Up in Hazaristan mountains, in Daykundi, winter, snow, facing discrimination by Afghan/Pashtun government and the danger of Afghan/Pashtun terrorist groups such as Taliban, Daesh and Kochi, but still the Hazara student love education.
Hazara political parties threaten civil disobedience against targeted killings
Wednesday 17 July 2013, by
By Mohammad Zafar
QUETTA: Hazara political parties have threatened a civil disobedience movement against the targeted killing of their community members, the latest episode of which saw four Hazaras being shot dead on Monday evening.
A complete shutter down strike was observed on Tuesday in parts of the provincial capital against Monday’s killings on Masjid road. All major shops and markets remained closed on Toghi Road, Abdul Sattar Road, Alamdar Road, MecChongi road and their adjoining areas.
Political leaders of the Hazara community have held state institutions responsible for the attack.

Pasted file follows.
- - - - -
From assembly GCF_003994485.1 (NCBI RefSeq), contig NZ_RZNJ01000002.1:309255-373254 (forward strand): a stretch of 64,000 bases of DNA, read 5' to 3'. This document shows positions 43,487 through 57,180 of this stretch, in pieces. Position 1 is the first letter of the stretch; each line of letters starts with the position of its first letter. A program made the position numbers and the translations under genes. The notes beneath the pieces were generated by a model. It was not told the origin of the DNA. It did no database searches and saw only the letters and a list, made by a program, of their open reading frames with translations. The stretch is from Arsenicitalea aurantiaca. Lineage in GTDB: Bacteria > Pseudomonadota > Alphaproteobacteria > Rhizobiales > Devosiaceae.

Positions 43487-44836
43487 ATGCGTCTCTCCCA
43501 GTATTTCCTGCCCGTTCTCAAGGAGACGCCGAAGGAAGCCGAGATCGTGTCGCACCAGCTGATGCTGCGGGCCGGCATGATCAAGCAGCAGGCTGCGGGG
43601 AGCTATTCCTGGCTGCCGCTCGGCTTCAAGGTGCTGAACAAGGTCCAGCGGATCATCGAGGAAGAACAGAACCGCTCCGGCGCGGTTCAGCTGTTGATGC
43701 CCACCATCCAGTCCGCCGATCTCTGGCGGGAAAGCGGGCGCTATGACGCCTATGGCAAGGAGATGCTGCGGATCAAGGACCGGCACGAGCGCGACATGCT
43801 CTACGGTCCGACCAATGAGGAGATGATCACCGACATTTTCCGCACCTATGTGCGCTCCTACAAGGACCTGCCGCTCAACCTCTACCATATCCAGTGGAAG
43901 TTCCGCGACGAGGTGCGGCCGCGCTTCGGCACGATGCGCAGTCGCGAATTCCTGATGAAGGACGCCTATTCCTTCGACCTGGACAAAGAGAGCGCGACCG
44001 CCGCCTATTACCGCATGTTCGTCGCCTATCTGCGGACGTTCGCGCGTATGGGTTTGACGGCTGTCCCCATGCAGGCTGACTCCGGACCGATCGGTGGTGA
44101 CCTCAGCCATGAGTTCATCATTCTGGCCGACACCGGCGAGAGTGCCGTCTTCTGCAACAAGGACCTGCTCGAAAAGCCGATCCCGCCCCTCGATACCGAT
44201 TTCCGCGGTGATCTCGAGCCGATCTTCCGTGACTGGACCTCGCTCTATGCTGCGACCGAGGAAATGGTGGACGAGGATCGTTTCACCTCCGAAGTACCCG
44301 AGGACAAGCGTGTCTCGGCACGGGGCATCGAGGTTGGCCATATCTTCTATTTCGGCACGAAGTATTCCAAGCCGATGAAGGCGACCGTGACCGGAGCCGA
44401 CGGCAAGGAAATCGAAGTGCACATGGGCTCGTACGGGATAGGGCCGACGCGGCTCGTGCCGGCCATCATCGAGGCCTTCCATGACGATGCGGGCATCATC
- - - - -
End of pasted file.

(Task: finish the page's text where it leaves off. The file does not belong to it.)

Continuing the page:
At the Quetta Press Club, chiefs of the various Hazara political and rights groups gathered to address a press conference including Hazara Political Workers’ chief Muhammad Tahir Khan Hazara, Hazara Jirga chief Qayyum Chengaizi, president of the Shia Conference Daud Agha and Member Provincial Assembly Agha Muhammad.
They demanded an immediate halt to the targeted killing of Hazara youngsters.
“If this series does not stop, we will jam the entire city with other sympathising parties,” they said, adding that the killers of the four persons on Masjid Road were also also responsible for the killing of three at Khud-e-Dad Chowk.
They said that the attacks had been carried out as part of a conspiracy to promote sectarian violence in the city.
The Hazara leaders said that they were out of ideas for where they could go to secure their constitutional and human rights, adding that thousands of Hazara youngsters have been killed during the past few years.
“State institutions are directly involved in our massacre,” they alleged and added that instead of providing them protection, Hazaras were being pushed against the wall.
With the stores closed, the streets appeared barren. Stringent measures of security were adopted by the government and law enforcement agencies including police, Frontier Corps (FC) and the Anti Terrorist Force patrolled the area.
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